More data analysis efforts seem to go bad because of an excess of sophistication rather than a lack of it.
This may come as a surprise, but it has been my experience again and again. As a consultant, I am often called in when the initial project team has already gotten stuck. Rarely (if ever) does the problem turn out to be that the team did not have the required skills. On the contrary, I usually find that they tried to do something unnecessarily complicated and are now struggling with the consequences of their own invention!
Based on what I have seen, two particular risk areas stand out:
- The use of "statistical" concepts that are only partially understood--and given the relative obscurity of most of statistics, this includes virtually all statistical concepts; and
- Complicated--and expensive--black-box solutions when a simple and transparent approach would have worked at least as well or better.
I strongly recommend that you make it a habit to avoid all statistical language. Keep it simple and stick to what you know for sure. There is absolutely nothing wrong with speaking of the "range over which points spread," because this phrase means exactly what it says: the range over which points spread, and only that! Once we start talking about "standard deviations," this clarity is gone. Are we still talking about the observed width of the distribution? Or are we talking about one specific measure for this width? (The standard deviation is only one of several that are available.) Are we already making an implicit assumption about the nature of the distribution? (The standard deviation is only suitable under certain conditions, which are often not fulfilled in practice.) Or are we even confusing the predictions we could make if these assumptions were true with the actual data? (The moment someone talks about "95 percent anything'' we know it's the latter!)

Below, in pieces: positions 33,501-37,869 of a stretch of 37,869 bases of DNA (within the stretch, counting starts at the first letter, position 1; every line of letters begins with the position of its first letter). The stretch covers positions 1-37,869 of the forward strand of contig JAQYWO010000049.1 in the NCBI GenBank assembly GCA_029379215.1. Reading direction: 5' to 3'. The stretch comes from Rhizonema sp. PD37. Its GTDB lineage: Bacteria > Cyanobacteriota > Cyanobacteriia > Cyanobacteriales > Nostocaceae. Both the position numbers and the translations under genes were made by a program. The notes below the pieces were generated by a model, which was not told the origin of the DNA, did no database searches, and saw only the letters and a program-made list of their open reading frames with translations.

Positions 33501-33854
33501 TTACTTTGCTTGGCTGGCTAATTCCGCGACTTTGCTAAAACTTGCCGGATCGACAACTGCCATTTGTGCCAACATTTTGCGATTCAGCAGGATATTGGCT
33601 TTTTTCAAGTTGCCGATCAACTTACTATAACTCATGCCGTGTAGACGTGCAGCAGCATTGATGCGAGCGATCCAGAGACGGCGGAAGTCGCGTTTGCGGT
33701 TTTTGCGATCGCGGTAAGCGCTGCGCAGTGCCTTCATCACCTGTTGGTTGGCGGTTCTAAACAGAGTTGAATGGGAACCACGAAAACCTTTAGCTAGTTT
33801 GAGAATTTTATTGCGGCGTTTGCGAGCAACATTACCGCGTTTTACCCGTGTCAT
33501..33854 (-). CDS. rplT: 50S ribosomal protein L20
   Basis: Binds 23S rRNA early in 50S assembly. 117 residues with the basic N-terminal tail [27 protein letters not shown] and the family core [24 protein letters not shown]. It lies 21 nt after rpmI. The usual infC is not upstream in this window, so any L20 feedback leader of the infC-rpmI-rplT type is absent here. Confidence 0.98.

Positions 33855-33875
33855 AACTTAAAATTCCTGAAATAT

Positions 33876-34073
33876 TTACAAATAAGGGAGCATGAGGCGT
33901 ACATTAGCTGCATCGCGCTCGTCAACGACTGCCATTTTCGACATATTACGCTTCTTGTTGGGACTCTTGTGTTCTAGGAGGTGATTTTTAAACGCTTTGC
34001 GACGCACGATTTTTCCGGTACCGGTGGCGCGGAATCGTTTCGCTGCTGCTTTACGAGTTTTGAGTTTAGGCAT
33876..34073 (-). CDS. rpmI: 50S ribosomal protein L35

Don’t discard simple methods until they have been proven insufficient. Simple solutions are frequently rather effective: the marginal benefit that more complicated methods can deliver is often quite small and may be in no reasonable relation to the increased cost. More importantly, simple methods have fewer opportunities to go wrong or to obscure the obvious.
I think the primary reason for this tendency to make data analysis projects more complicated than they are is discomfort: discomfort with an unfamiliar problem space and uncertainty about how to proceed. This discomfort and uncertainty creates a desire to bring in the "big guns": fancy terminology, heavy machinery, large projects. In reality, of course, the opposite is true: the complexities of the "solution" overwhelm the original problem, and nothing gets accomplished.
Data analysis does not have to be all that hard. Although there are situations when elementary methods will no longer be sufficient, they are much less prevalent than you might expect. In the vast majority of cases, curiosity and a healthy dose of common sense will serve you well.
The attitude that I am trying to convey can be summarized in a few points:
- Simple is better than complex.
- Cheap is better than expensive.
- Explicit is better than opaque.
- Purpose is more important than process.
- Insight is more important than precision.
- Understanding is more important than technique.
- Think more, work less.
Although I do acknowledge that the items on the right are necessary at times, I give preference to those on the left whenever possible.